The unit of observation for this article is the clinical trial. The cohort of clinical trials included any informative human study (pharmacokinetic, safety, efficacy, etc.) that we identified through the “Written Request” mechanism of the pediatric exclusivity program. The pediatric exclusivity program was designed to provide economic incentives to companies to conduct pharmacokinetic, safety, and efficacy studies in children. The Written Request, generally issued by FDA prior to initiation of pediatric exclusivity studies, contains required elements of the requested studies, including indication, number of studies, sample sizes, trials design, and age ranges to be studied. The results of the studies comprise much of the final study report that is submitted to the FDA. It is noteworthy that marketing exclusivity is extended regardless of the outcome of the trials requested by the FDA in the Written Request, provided that the companies fairly respond to the terms of the Written Request. From the Written Requests, final study reports, and FDA’s regulatory actions on the submissions, we recorded the basic elements of design and subsequent labeling changes for each product. All studies completed in response to a Written Request and submitted to FDA are evaluated by the Agency. Thus, this cohort captures 100% of the studies evaluated as part of the pediatric exclusivity program within our time frame.
The primary independent variable was based on the labeling change that resulted from the exclusivity submission. Labeling change categories included positive labeling changes, negative labeling changes, submission completed but no labeling change, submission/application withdrawn, or product withdrawn from the market. Examples of positive labeling changes included “safety and effectiveness established”, and “approved for use in children”. Examples of negative labeling changes included “no meaningful clinical activity”, “black box warning”, and “increased mortality reported in the product compared to placebo”. We collapsed the categorical labeling change variable into the primary independent variable. If the labeling change was positive, we categorized the outcome as positive; we otherwise categorized the outcome as negative. The categorization of the labeling changes was adjudicated by the authors affiliated with FDA. Two authors (DKB and JL) first categorized the labeling changes. Label changes were then categorized by three authors (LM, DA, and RR). Differences were then discussed and adjudicated (DA, DKB, DM, JL, LM, and RR). Reconciliation was required for two products.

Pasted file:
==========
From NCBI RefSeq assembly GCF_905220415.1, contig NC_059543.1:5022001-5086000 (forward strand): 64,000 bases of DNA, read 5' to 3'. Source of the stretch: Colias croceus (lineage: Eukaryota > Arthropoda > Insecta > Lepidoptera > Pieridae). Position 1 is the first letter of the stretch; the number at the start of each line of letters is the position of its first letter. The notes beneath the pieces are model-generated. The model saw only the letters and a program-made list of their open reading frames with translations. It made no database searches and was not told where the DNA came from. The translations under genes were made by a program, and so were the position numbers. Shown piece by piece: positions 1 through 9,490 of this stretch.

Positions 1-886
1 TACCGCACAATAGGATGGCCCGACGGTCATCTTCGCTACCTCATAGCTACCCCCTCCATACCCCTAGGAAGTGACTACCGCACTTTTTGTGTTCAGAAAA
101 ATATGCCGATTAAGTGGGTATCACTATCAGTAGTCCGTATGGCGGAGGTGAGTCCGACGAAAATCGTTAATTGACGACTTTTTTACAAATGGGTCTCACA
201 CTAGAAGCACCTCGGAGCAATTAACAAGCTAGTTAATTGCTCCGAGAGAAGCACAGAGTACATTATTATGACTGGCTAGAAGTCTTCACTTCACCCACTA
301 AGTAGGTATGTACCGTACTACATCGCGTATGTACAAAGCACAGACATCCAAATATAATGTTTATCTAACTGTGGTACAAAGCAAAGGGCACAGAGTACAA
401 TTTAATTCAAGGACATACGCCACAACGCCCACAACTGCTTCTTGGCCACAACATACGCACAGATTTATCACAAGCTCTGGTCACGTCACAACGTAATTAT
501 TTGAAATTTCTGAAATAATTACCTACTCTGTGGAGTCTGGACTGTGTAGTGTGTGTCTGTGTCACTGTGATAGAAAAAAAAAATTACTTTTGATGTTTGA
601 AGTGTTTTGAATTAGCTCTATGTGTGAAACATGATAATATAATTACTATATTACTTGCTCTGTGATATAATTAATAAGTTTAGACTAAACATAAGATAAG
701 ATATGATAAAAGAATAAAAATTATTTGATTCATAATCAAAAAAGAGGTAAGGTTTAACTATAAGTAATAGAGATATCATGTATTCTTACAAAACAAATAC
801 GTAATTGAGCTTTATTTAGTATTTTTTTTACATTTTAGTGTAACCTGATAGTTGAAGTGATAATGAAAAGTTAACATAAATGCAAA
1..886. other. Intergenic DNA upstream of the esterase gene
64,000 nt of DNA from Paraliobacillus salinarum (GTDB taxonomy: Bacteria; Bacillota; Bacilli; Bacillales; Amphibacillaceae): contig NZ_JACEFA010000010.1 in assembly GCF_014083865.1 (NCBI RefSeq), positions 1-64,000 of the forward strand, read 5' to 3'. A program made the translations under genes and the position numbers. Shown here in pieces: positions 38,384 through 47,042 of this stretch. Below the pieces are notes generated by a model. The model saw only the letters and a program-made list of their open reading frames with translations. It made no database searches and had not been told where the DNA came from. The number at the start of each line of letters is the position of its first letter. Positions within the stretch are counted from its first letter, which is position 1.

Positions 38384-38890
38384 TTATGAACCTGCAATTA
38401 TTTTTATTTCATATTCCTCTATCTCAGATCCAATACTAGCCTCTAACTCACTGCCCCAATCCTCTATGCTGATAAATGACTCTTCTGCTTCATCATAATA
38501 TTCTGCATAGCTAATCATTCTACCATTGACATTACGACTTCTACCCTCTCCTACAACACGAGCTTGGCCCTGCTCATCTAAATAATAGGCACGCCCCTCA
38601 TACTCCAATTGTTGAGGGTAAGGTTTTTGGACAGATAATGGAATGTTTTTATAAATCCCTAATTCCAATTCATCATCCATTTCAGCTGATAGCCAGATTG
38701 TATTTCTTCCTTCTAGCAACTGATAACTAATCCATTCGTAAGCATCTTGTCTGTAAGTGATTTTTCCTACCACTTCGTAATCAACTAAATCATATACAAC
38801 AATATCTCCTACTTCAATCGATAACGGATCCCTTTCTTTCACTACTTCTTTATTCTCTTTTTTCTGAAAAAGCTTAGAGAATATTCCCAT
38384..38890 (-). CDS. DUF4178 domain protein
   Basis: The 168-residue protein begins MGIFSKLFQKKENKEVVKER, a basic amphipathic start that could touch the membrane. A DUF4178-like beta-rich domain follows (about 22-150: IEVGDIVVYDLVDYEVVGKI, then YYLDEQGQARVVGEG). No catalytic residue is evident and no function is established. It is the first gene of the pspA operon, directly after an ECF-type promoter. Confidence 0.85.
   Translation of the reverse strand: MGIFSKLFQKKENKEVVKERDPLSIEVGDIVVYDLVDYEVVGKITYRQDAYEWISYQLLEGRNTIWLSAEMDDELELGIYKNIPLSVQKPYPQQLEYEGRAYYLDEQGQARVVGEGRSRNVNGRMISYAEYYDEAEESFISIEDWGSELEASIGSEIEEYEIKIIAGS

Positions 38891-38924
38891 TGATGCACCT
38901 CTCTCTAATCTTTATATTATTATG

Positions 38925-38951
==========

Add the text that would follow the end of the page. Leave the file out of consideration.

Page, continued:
Drug labeling changes also were classified with respect to public health impact. Labeling changes were classified as “key labeling changes” if the studies resulted in substantive dosing changes, new safety information, or lack of efficacy in phase III testing. Study design was classified as follows: efficacy (randomized trials, either placebo or active comparator), dose-ranging or multi-dose pharmacokinetics, single-dose pharmacokinetics, or safety. Race and ethnicity were not uniformly provided for each study; but most of the trials conducted have submitted the fraction of children enrolled who were white. These data are reported as a marker of racial and ethnic diversity of enrolled children. We recorded the annual sales (http://www.drugtopics.com/drugtopics/
) for each product for the most recent available year that the product had sole marketing protection in the US. The number of centers at which each trial was conducted was transformed into a categorical variable—<7 centers, 7–17 centers, 18–34 centers, and > 34 centers.
The primary outcome was publication of the main study results in a peer-reviewed journal. If the results of two or more studies were combined into one publication, (4